Monday, August 26, 2013

Putting Fortinbras In The Ground

I was definitely In A Mood over the weekend. One of those stretches of days that Melville wrote about when you want to go about town, tipping hats and picking fights. Of course I did neither, because people don't wear hats these days, unless they're hipsters and screw those guys. And getting into fights is ill-advised because people who get into fights regularly suck. Unless it's over important things, like coffee and beer.

So, getting down to the grit and writing a story almost didn't happen, because I had a near-terminal case of don't-give-a-shit. But I rallied at the end. Realized the planned story, the one which would be a strange take on an Edgar Allen Poe tale was probably too ambitious for the time allotted and the energy levels I'd bring to the typewriter. Also, I'd helped three separate friends move heavy stuff around over the week and just needed a break. This sort of thing seems to happen a lot in August. If March comes in like a lion and leaves like a lamb, August stumbles around like a tired pack mule.

I considered a few separate ideas for a shorter flash piece, including the aforementioned cryonics story, or doing something fantastical because, hell, why not. Then I went to the source and did another Wendig piece instead because it's the right amount of accountability for my mood. Some days you can count on your inner headmaster to stroll down the row of desks and thwack you on the knuckles, get you sorted out. Sometimes, not so much.

The challenge was to incorporate a short list of ten words, with the story length limited to a Grover Cleveland's bill worth of words: funeral, captivate, deceit, brimstone, canyon, balloon, clay, disfigured, willow and atomic.

The end result felt vaguely Heinleinian for reasons I can't quite put my finger on. Probably that sense of people scheming and tap-dancing, using science and brainstorming to overcome problems. It would probably be much better blown up into a full story, but would run the risk of becoming too much like Big Shot's Funeral.

Just one of those pieces which never quite came together for me. On one hand, it's fun and I like all the small little details, like Ytterby or the garden badger. I had a few amusing bits in there which I really liked, some fun description and hints about the old man's circle of acquaintances, for example, but there's not much in the way of story or progression. I finally just gave up, slapped a bow on it and called it good.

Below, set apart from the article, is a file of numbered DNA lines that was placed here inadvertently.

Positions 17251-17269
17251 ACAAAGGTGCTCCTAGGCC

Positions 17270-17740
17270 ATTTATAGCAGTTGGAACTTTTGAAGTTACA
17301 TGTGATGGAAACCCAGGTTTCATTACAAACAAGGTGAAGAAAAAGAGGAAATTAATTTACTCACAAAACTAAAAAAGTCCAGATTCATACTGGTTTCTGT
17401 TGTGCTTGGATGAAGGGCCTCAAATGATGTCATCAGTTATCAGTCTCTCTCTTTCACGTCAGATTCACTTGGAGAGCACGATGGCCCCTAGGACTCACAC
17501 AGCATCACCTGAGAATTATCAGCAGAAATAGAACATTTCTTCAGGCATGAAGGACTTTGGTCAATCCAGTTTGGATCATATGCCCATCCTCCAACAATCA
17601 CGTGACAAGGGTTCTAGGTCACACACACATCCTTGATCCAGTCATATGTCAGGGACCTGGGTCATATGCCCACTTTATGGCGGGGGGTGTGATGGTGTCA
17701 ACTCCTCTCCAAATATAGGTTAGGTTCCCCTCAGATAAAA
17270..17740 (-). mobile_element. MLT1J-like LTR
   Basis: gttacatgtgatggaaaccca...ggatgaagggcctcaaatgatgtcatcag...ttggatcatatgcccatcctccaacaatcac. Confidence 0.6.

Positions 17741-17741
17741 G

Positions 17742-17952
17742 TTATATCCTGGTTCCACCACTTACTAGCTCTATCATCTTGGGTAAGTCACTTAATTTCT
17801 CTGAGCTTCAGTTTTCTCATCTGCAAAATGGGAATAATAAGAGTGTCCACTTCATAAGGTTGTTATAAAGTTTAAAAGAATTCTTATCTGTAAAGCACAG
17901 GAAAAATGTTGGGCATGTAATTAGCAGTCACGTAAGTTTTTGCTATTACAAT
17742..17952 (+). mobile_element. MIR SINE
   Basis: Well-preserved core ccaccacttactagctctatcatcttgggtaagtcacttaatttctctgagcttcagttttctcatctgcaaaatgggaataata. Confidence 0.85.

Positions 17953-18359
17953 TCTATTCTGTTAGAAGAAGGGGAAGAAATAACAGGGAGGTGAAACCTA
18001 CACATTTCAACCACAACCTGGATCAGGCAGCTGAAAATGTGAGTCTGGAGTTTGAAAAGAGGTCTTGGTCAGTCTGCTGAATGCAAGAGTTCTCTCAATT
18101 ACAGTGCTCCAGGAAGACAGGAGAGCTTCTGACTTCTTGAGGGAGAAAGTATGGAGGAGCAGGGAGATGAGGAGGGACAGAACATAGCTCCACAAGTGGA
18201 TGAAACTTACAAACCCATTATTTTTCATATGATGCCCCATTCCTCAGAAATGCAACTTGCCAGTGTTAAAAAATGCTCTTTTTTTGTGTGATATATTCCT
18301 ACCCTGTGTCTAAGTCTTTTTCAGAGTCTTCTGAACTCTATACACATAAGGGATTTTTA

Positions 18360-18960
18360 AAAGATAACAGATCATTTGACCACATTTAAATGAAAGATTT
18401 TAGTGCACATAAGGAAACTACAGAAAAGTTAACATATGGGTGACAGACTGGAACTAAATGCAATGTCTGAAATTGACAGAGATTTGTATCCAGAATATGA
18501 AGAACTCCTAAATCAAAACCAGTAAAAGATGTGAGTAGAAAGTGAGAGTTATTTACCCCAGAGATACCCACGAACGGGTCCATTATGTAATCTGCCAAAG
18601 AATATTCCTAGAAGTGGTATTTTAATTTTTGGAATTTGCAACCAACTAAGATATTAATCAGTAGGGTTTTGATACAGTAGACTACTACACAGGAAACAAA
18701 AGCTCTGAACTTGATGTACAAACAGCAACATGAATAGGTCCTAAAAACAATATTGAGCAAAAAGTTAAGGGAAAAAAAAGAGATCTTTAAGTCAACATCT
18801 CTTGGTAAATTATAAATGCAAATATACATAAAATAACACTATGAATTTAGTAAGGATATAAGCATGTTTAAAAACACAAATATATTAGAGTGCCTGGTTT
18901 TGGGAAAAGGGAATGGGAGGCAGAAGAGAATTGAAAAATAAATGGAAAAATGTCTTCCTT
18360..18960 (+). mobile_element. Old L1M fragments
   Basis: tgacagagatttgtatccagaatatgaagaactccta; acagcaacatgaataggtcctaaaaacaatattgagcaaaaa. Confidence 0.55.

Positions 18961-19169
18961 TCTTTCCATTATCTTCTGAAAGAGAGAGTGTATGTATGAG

Short stories always have to do a bit of fancy balancing to avoid becoming a vignette; flash fiction doubly so with the limited word count. This one's pretty close. Probably too close, actually.

BUT, I'm now over 250,000 words for the year. And my 100th blog post was Thursday. It's a pity I wasted it bitching about mainstream fantasy. I'll just have to try harder for my 1000th.

The Onion posted this article a few days back, probably one of my favorites in a long while. Every writer I've seen post it has pretty much the same reaction: a wince and a guilty look. We all have our own Skyzones, I'm guessing.

There are things on my hard drive which I fervently hope will never get discovered by other human beings but I can't really quite make myself give them the mercy killing they so richly deserve. Creative guilty pleasures, castle in the sky things that the eight year old hiding in the back of my skull still thinks completely awesome. The absolute nadir of the creative heap, the back forty, the ninth and bottom-most layer.

There should be some kind of pact which writers can make with each other, similar to the ones that porn buddies make where if one person kicks off early, the other has their passwords. They sneak over, delete all of that person's Skyzones, their fan fiction about My Little Pony, their epic Dungeons and Dragons modules involving transforming robots and an elaborate Harry Potter-style universe, the half-formed abandoned horror stories about crime-fighting teens, all of the fantasy heartbreakers and terrible poems about unicorns and wizards and the righteous fire of youth--kill it all with flames before family and friends can wander by and find out just what in the hell you've been doing with your spare time over the years. Wipe out the bottom 20% of your oeuvre before any horrified bystanders can see your ass hanging out for posterity.

I'd call it Operation Skyzone. Maybe it would make a good Kickstarter. Have it be a tray app, similar to cloud-based backups. It would be set up like a dead man's switch. If the trigger popped, it would delete all the embarrassing crap from your computer at the next boot.

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